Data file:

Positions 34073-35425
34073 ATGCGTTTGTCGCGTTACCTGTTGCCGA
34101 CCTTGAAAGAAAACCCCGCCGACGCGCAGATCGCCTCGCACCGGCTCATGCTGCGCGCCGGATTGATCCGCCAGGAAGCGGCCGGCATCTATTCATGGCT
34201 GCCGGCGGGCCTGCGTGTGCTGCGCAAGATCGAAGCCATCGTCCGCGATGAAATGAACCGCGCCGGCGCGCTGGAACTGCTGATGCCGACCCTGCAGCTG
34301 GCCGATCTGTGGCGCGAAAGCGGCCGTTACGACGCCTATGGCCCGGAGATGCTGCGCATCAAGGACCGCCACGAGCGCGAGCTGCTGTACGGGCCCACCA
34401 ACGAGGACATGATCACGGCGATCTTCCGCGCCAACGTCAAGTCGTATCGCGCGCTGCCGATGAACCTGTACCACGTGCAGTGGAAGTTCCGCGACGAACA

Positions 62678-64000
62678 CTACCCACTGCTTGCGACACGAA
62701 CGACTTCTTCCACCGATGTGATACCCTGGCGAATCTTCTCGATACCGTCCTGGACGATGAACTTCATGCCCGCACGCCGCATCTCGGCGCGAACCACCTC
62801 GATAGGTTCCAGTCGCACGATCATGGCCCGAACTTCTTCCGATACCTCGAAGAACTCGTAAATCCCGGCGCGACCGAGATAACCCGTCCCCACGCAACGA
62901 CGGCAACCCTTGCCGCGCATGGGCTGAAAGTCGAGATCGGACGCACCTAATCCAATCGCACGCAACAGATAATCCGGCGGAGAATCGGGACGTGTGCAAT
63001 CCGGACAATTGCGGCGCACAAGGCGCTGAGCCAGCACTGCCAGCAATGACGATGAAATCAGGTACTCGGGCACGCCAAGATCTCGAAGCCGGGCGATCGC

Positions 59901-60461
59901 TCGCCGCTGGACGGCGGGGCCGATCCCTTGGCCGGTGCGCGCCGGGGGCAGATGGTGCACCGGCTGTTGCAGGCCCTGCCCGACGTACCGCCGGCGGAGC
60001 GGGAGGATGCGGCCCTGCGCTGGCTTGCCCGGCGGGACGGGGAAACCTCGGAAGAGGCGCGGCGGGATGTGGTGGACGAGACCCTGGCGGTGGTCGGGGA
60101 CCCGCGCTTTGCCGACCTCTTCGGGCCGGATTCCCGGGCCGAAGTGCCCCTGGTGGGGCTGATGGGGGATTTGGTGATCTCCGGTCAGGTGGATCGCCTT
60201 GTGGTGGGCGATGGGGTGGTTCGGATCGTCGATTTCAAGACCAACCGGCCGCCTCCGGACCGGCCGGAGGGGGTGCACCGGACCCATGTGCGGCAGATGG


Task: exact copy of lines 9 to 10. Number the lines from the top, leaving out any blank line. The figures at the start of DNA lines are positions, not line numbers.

62701 CGACTTCTTCCACCGATGTGATACCCTGGCGAATCTTCTCGATACCGTCCTGGACGATGAACTTCATGCCCGCACGCCGCATCTCGGCGCGAACCACCTC
62801 GATAGGTTCCAGTCGCACGATCATGGCCCGAACTTCTTCCGATACCTCGAAGAACTCGTAAATCCCGGCGCGACCGAGATAACCCGTCCCCACGCAACGA